A Division of Student Life program aimed at cultivating a strong community for undergraduate men of color is experiencing early success since its inception in fall 2019.
BRIDGE is designed to empower students to leverage campus resources for their success and form connections to support each other as students and friends.
“BRIDGE was created to support men of color as they develop a sense of community at UA,” said Dr. Kiara Summerville, BRIDGE program director and assistant director of Student Life’s First Year Experience and Retention Initiatives. “The program helps students to create a vision and action plan for their legacy at UA.”
The four-year program begins with a 3-day, 2-night kickoff event in August for first-year students, led by a group of upper-level student leaders called the BRIDGE Builders. As the fall semester gets underway, BRIDGE students enroll in a shared academic course, engage in bi-weekly community-building events, access campus resources for student success, participate in BRIDGE-specific academic support groups, and build relationships with faculty and staff across campus.
In addition to enrolling in a shared course, first-year students have an option to participate in the BRIDGE Living-Learning Community housed in John England Jr. Hall with the goal of creating a home-away-from-home experience.
BRIDGE Builders share insight on what it means to be a UA student and share tips on how to navigate academic responsibilities in college.
“The Builders opportunity is unique in that it is one of the only institution-wide programs that is a formal leadership opportunity specifically for men of color,” said Summerville. “The Builders are selected and trained to represent the program and the institution.
“The BRIDGE program, and the people involved, helped me positively acclimate to a new phase of my life.”
“Our office also leans on Builders to represent BRIDGE to prospective UA students, administrators and program donors. The leadership opportunity helps them build skills relevant to critical thinking, public speaking, teamwork, interpersonal communication and time management.”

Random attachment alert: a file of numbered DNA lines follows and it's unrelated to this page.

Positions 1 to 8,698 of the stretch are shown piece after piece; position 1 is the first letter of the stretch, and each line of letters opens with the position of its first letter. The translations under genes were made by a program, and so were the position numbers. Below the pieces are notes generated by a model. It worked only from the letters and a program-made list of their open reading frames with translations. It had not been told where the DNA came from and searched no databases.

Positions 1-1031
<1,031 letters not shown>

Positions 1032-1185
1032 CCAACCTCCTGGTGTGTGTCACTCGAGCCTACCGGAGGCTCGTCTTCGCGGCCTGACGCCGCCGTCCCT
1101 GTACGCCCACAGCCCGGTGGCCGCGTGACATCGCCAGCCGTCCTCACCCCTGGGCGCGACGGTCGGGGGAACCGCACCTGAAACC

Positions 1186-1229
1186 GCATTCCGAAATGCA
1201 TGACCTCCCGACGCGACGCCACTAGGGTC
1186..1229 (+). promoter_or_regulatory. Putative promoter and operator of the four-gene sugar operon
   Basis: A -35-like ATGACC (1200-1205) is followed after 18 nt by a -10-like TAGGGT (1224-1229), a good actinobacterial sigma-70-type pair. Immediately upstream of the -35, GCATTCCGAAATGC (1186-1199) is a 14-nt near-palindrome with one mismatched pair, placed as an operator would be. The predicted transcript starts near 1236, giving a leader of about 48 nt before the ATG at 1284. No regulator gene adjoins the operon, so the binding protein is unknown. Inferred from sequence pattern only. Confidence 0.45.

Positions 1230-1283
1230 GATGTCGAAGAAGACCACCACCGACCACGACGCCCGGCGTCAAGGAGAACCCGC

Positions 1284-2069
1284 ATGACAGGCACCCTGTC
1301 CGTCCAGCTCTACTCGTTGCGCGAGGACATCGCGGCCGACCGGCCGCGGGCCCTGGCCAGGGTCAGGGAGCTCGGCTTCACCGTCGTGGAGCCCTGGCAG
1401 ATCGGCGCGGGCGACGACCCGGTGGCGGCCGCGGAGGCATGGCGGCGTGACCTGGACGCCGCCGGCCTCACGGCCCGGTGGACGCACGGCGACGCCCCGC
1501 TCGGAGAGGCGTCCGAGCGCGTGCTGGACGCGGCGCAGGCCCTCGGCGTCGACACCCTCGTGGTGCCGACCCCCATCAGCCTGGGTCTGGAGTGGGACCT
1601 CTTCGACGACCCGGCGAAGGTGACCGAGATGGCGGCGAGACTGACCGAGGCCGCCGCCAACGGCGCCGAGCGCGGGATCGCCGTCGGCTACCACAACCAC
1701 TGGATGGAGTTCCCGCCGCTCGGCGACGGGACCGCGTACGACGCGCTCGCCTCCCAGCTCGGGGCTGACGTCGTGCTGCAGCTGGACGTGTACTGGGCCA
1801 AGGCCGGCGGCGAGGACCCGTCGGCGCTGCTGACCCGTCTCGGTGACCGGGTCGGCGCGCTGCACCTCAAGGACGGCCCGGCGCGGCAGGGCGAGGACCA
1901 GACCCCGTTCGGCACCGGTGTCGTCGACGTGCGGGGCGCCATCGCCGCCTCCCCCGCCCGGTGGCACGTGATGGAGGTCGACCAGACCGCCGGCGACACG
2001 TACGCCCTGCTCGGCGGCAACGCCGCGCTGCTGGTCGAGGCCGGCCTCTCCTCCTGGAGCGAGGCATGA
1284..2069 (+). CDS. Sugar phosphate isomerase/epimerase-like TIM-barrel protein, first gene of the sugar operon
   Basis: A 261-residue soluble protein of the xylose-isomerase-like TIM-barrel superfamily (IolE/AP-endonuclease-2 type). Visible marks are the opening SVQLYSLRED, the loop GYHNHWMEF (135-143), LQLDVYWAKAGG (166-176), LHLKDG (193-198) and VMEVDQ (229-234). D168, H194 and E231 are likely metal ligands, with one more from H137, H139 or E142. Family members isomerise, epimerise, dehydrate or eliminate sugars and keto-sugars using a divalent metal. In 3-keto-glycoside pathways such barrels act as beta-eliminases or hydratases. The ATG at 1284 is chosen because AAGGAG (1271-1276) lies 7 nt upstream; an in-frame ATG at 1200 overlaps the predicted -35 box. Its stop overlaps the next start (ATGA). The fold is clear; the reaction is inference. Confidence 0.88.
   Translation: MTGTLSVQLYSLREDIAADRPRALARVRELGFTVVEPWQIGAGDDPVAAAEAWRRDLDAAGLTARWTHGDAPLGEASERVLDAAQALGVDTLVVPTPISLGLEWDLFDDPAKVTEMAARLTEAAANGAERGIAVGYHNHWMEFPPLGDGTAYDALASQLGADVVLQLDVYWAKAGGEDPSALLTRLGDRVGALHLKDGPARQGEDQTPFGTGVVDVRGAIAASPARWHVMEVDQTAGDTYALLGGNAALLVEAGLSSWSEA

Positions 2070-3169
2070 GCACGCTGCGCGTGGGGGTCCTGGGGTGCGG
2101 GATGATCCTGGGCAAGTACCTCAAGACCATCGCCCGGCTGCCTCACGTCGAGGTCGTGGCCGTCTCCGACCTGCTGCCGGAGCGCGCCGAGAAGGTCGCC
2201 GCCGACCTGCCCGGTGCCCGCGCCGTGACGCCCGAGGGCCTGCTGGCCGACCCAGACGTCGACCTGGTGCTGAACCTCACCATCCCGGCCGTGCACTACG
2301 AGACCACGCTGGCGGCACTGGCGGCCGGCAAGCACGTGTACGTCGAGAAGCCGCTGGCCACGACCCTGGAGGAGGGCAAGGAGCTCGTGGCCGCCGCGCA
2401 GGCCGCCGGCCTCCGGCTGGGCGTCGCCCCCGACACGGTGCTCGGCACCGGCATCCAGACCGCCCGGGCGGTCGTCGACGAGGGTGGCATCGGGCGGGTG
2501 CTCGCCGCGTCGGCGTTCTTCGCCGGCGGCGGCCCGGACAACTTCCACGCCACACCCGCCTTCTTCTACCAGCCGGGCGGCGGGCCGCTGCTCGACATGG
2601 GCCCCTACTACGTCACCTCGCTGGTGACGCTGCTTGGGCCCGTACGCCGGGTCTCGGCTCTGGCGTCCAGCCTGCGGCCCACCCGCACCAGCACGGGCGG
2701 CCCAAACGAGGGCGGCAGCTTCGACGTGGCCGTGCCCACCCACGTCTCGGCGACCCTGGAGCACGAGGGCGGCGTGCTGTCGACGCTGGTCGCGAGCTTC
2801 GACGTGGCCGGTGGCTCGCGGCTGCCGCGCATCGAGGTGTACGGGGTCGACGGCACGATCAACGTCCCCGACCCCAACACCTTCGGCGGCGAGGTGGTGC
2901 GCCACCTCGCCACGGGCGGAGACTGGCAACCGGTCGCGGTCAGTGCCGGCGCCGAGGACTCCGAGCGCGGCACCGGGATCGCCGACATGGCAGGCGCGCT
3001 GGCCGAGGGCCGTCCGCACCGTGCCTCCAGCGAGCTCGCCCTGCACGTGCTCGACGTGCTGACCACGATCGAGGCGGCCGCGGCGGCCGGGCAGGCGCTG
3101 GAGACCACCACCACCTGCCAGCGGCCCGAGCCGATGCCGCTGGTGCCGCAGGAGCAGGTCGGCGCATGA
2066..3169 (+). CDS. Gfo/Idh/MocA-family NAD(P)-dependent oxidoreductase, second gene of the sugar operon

BRIDGE is already showing signs of success through its retention rates. The first- to second-semester retention rate for the 2020-21 cohort who began with the August 2020 kickoff event was 100%. The same cohort had a first- to second-year retention rate of 90%, versus 75.93% for men who were eligible for the August kickoff event but did not participate.
Jaden Johnson, a junior from Auburn majoring in management information systems who participated in the initial cohort and currently serves as a BRIDGE Builder, said the program was instrumental when he started UA.
“I was able to find my place here and create friendships and relationships with people that will last forever,” said Johnson. “I was able to move in early, find mentors who were willing to give me advice that would help me adjust to college life and meet other freshmen who would share my experience at such a large university and help me find a sense of community. The BRIDGE program, and the people involved, helped me positively acclimate to a new phase of my life.”
Summerville believes the program will steadily grow as it continues to provide an excellent framework for student success programs in higher education at the state, regional and national levels.
“I hope that BRIDGE continues to be a place for undergraduate men of color to thrive at UA and feel connected to campus,” said Summerville. “I am honored that I get to journey alongside the students as they develop confidence as students and student leaders. I hope that BRIDGE continues to be recognized as a premier program that provides historically excluded students a way to feel a sense of community and belonging at UA.”
Dr. Kiara Summerville
Bryant Welbourne, UA Strategic Communications, email@example.com